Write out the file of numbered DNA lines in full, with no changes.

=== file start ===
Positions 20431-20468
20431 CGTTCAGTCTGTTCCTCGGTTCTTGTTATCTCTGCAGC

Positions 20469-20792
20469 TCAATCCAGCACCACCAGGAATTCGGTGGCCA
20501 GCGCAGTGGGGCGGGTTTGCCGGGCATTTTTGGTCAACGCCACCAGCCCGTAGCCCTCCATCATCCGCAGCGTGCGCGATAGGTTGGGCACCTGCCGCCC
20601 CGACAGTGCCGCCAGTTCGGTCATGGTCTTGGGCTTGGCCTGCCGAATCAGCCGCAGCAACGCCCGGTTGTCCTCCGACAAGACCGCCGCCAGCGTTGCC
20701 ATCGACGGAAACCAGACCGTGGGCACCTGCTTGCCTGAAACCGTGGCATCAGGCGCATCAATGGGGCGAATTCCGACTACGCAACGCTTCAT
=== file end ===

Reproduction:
Positions 20431-20468
20431 CGTTCAGTCTGTTCCTCGGTTCTTGTTATCTCTGCAGC

Positions 20469-20792
20469 TCAATCCAGCACCACCAGGAATTCGGTGGCCA
20501 GCGCAGTGGGGCGGGTTTGCCGGGCATTTTTGGTCAACGCCACCAGCCCGTAGCCCTCCATCATCCGCAGCGTGCGCGATAGGTTGGGCACCTGCCGCCC
20601 CGACAGTGCCGCCAGTTCGGTCATGGTCTTGGGCTTGGCCTGCCGAATCAGCCGCAGCAACGCCCGGTTGTCCTCCGACAAGACCGCCGCCAGCGTTGCC
20701 ATCGACGGAAACCAGACCGTGGGCACCTGCTTGCCTGAAACCGTGGCATCAGGCGCATCAATGGGGCGAATTCCGACTACGCAACGCTTCAT